Many hobby gardeners get their raspberry young plants as an offshoot of friends or neighbors. Neighborly help is well meant, but in most cases a disservice: offshoots of old raspberry plants are almost always infected with various viruses and fungi. If you are already taking the trouble to create a new raspberry bed, you should therefore prefer to buy disease-free and varietal seedlings.
Plant raspberries - that's how it works
Raspberries are spreading climmers and therefore need a climbing aid like blackberries. For autumn raspberries, a simple trellis made of wooden posts with three tension wires is enough. The tension wires should be mounted at about 40, 80 and 120 centimeters high. In order to tame the root foothills of the plants, it makes sense to surround the about one meter wide bedding around with a 25 centimeters wide strip of pond liner. Alternatively, you can also put an edge out of lawn ridges. These are 100 x 25 x 6 centimeter concrete edge stones. If you want to plant several rows of raspberries, you should plan about 50 centimeters wide paths between the beds, so that the total distance between the plant rows is about 150 centimeters.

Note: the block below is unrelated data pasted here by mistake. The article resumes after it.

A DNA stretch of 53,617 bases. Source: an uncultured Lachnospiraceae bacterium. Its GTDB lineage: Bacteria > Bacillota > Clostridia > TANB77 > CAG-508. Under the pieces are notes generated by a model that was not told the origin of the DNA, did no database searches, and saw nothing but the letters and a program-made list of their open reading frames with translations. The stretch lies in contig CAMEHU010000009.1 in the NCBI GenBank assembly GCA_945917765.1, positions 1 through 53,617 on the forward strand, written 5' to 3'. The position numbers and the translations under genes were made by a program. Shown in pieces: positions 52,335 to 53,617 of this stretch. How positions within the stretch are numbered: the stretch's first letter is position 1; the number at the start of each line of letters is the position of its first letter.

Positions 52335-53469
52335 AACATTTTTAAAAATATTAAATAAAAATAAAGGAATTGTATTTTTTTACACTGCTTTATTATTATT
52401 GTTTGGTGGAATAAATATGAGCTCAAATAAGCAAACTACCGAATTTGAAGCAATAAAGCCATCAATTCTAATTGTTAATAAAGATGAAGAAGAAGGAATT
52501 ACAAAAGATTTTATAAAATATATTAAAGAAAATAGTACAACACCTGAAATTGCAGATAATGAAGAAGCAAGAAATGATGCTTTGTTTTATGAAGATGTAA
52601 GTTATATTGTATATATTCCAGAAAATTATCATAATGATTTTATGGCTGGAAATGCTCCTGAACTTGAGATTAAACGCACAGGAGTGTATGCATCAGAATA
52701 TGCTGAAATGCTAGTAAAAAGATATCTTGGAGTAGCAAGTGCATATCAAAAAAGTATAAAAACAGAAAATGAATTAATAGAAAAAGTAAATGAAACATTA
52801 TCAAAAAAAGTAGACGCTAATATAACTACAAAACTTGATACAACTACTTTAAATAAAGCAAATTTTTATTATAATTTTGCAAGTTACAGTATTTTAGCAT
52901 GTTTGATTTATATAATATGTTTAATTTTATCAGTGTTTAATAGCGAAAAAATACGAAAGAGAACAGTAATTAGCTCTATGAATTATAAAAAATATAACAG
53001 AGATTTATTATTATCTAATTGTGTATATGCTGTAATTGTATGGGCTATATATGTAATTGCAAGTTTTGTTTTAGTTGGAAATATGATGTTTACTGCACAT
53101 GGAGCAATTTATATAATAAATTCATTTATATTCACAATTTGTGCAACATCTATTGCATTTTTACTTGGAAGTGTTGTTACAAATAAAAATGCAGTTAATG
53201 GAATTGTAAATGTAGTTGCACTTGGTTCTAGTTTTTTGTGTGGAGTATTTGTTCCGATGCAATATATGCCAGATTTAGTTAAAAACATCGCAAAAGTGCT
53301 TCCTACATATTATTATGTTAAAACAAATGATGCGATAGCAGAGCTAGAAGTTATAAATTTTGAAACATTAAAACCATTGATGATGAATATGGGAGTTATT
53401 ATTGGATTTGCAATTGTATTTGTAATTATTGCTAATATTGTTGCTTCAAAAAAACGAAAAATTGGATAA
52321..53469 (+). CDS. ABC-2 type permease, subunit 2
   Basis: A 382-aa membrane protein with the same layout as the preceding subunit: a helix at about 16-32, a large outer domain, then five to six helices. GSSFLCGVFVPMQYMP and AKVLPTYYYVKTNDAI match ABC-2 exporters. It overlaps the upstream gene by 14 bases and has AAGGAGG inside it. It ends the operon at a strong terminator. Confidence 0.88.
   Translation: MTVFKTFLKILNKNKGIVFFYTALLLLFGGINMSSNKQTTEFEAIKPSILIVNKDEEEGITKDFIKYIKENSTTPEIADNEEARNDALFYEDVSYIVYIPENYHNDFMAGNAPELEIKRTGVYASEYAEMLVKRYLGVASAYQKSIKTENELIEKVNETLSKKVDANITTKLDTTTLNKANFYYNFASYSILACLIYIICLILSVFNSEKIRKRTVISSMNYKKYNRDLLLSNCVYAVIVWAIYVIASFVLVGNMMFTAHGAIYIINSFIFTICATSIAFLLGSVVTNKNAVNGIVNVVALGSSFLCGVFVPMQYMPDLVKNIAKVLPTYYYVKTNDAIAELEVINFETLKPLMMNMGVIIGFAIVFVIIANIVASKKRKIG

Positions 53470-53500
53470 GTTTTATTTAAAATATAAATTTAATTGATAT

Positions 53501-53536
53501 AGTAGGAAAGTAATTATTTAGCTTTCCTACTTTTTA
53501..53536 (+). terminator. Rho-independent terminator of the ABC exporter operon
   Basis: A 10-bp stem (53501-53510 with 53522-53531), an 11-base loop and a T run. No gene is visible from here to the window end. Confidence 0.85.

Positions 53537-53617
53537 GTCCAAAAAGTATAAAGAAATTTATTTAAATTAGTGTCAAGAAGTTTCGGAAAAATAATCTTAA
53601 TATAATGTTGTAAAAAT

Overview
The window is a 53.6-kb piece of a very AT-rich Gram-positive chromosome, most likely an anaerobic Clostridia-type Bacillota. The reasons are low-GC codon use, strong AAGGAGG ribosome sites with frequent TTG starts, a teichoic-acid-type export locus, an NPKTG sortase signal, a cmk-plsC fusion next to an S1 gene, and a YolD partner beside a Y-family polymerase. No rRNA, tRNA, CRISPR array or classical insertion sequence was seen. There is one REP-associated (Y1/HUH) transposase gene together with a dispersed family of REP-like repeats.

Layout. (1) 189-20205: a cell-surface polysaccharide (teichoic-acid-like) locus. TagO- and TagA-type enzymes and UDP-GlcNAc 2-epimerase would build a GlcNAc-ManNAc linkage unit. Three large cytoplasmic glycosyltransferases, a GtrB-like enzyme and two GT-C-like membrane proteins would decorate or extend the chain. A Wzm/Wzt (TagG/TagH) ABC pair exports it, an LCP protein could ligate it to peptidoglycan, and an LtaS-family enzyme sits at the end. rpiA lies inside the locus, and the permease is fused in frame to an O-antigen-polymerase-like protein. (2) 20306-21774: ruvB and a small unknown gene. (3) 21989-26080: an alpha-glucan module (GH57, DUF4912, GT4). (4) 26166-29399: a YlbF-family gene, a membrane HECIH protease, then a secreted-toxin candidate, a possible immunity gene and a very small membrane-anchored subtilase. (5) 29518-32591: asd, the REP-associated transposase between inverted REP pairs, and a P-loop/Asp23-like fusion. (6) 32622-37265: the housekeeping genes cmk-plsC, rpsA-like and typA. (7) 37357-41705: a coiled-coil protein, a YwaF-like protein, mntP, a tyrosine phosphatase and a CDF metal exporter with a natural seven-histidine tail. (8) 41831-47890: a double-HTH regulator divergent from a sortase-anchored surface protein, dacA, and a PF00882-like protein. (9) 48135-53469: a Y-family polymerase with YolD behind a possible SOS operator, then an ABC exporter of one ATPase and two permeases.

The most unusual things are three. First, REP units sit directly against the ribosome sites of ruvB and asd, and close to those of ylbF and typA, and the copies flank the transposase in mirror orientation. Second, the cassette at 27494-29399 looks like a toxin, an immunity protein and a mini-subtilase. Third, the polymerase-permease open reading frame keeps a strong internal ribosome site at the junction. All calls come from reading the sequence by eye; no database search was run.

Berries stand trellis
When planting, make sure that the plants are easily accessible around the crop
The autumn raspberries are placed in the planting holes with pot bales or bare root with 50 centimeters planting distance along the trellis framework. Rootless young plants should be watered thoroughly in a bucket of water and not allowed to dry out during the planting process. After planting, mulch the entire bedding area with a mixture of dried grass clippings and autumn leaves to protect the soil from waterlogging and dehydration.
Cut raspberry ribs after harvest
The cut of autumn raspberries is very easy, because all rods are cut off immediately after harvest in November or in late winter at ground level. Tip: Leave two trimmed rods in the bed per meter, as predatory mites and other beneficial insects nest there. They move to the new shoots in the spring and keep next year pests such as spider mites in check. Also cut off sick or very weak shoots at ground level in spring and summer. Varieties such as "Autumn Bliss" form very many new rods and should be thinned out continuously, so that a maximum of 15 strong shoots are left per running meter.